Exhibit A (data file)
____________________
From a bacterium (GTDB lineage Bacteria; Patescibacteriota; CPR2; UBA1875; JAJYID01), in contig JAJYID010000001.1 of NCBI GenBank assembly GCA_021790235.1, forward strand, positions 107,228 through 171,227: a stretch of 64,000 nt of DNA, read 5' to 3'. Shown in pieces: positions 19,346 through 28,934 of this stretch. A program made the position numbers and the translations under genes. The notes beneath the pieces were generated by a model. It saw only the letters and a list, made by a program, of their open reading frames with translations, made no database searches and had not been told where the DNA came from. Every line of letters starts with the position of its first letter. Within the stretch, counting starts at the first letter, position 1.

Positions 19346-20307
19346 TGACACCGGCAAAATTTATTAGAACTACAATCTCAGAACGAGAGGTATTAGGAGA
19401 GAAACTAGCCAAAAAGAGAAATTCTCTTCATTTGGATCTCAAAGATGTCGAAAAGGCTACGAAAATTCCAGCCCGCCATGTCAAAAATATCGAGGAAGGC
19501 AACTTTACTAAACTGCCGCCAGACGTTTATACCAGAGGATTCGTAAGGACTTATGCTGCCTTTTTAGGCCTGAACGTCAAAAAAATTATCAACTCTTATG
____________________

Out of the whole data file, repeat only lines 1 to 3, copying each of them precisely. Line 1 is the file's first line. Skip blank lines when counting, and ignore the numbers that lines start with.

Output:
From a bacterium (GTDB lineage Bacteria; Patescibacteriota; CPR2; UBA1875; JAJYID01), in contig JAJYID010000001.1 of NCBI GenBank assembly GCA_021790235.1, forward strand, positions 107,228 through 171,227: a stretch of 64,000 nt of DNA, read 5' to 3'. Shown in pieces: positions 19,346 through 28,934 of this stretch. A program made the position numbers and the translations under genes. The notes beneath the pieces were generated by a model. It saw only the letters and a list, made by a program, of their open reading frames with translations, made no database searches and had not been told where the DNA came from. Every line of letters starts with the position of its first letter. Within the stretch, counting starts at the first letter, position 1.

Positions 19346-20307
19346 TGACACCGGCAAAATTTATTAGAACTACAATCTCAGAACGAGAGGTATTAGGAGA